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Sun


Sun. In the history of the creation the sun is described as the “greater light,” in contradistinction to the moon, the “lesser light,” in conjunction with which it was to serve “for signs, and for seasons, and for days, and for years,” while its special office was “to rule the day.” Gen. 1:14–16. The “signs” referred to were probably such extraordinary phenomena as eclipses, which were regarded as conveying premonitions of coming events. Jer. 10:2; Matt. 24:29 with Luke 21:25. The joint influence assigned to the sun and moon in deciding the “seasons,” both for agricultural operations and for religious festivals, and also in regulating the length and subdivisions of the “years,” correctly describes the combination of the lunar and solar year which prevailed at all events subsequent to the Mosaic period. Sunrise and sunset are the only defined points of time in the absence of artificial contrivances for telling the hour of the day. Between these two points the Jews recognized three periods, viz., when the sun became hot, about 9 a.m., 1 Sam. 11:9; Neh. 7:3; the double light, or noon, Gen. 43:16; 2 Sam. 4:5; and “the cool of the day,” shortly before sunset. Gen. 3:8. The sun also served to fix the quarters of the hemisphere, east, west, north, and south, which were represented respectively by the rising sun, the setting sun, Isa. 45:6; Ps. 50:1, the dark quarter, Gen. 13:14; Joel 2:20, and the brilliant quarter, Deut. 33:23; Job 37:17; Ezek. 40:24; or otherwise by their position relative to a person facing the rising sun—before, behind, on the left hand and on the right hand. Job 23:8–9.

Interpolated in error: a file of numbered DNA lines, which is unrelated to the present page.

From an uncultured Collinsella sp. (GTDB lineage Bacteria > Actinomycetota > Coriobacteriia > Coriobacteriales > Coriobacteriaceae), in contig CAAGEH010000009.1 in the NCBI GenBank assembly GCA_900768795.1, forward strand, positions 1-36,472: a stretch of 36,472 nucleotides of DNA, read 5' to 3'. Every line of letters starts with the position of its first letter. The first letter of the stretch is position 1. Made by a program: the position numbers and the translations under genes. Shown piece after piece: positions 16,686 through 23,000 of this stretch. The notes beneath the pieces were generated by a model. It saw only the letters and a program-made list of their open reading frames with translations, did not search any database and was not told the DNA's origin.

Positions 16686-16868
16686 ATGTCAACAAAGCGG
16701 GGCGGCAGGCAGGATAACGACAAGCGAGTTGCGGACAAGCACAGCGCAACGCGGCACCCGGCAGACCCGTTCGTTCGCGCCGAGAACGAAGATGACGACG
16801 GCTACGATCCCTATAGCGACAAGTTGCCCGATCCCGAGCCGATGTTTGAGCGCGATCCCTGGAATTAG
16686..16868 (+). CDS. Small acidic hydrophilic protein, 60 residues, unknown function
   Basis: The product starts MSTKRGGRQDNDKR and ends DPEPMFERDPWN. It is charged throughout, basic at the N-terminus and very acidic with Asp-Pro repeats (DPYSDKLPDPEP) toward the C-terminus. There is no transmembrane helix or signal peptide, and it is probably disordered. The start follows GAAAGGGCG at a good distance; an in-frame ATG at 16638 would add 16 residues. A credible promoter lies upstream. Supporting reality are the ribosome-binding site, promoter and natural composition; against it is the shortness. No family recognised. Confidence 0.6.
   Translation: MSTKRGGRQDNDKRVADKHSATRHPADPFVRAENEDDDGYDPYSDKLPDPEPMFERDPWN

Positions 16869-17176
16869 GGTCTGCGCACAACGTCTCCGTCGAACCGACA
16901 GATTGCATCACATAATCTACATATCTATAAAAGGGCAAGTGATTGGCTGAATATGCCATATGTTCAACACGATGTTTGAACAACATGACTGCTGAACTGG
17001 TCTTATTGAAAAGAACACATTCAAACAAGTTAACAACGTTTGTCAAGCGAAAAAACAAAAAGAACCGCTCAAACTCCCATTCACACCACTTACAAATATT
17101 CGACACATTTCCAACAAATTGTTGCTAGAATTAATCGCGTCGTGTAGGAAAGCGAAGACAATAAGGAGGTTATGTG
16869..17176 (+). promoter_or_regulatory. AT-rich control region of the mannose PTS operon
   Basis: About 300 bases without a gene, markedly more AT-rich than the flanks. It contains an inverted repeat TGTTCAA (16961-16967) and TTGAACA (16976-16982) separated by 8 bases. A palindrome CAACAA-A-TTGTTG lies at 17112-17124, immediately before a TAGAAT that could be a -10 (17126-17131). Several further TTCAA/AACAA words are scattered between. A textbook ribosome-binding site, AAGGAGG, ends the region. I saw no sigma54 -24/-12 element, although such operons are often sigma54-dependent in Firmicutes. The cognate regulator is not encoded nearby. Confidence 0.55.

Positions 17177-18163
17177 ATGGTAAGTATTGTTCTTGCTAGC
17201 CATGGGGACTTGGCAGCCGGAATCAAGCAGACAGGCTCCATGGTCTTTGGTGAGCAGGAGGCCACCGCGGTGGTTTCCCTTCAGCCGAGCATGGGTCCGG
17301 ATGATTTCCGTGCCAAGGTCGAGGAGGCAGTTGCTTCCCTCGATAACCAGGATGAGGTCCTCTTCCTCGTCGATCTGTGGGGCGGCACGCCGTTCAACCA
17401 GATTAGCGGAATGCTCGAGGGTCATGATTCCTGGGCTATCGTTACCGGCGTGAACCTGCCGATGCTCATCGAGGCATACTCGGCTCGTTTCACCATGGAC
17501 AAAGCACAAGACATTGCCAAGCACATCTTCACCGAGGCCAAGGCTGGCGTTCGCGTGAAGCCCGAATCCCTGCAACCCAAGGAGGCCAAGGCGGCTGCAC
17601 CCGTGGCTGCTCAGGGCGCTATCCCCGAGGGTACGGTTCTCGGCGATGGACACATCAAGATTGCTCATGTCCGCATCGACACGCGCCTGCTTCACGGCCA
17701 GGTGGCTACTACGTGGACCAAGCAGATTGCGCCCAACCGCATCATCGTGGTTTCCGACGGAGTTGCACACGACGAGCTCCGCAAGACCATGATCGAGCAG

The worship of the sun, as the most prominent and powerful agent in the kingdom of nature, was widely diffused throughout the countries adjacent to Palestine. The Arabians appear to have paid direct worship to it without the intervention of any statue or symbol, Job 31:26–27, and this simple style of worship was probably familiar to the ancestors of the Jews in Chaldæa and Mesopotamia. The Hebrews must have been well acquainted with the idolatrous worship of the sun during the captivity in Egypt, both from the contiguity of On, the chief seat of the worship of the sun, as implied in the name itself (On being the equivalent of the Hebrew Bethshemesh, “house of the sun,” Jer. 43:13), and also from the connection between Joseph and Potipherah (“he who belongs to Ra”) the priest of On. Gen. 41:45. After their removal to Canaan, the Hebrews came in contact with various forms of idolatry which originated in the worship of the sun; such as the Baal of the Phœnicians, the Molech or Milcom of the Ammonites, and the Hadad of the Syrians. The importance attached to the worship of the sun by the Jewish kings may be inferred from the fact that the horses sacred to the sun were stalled within the precints of the temple. 2 Kings 23:11. In the metaphorical language of Scripture the sun is emblematic of the law of God, Ps. 19:7, of the cheering presence of God, Ps. 84:11, of the person of the Saviour, John 1:9; Mal. 4:2, and of the glory and purity of heavenly beings. Rev. 1:16; 10:1; 12:1.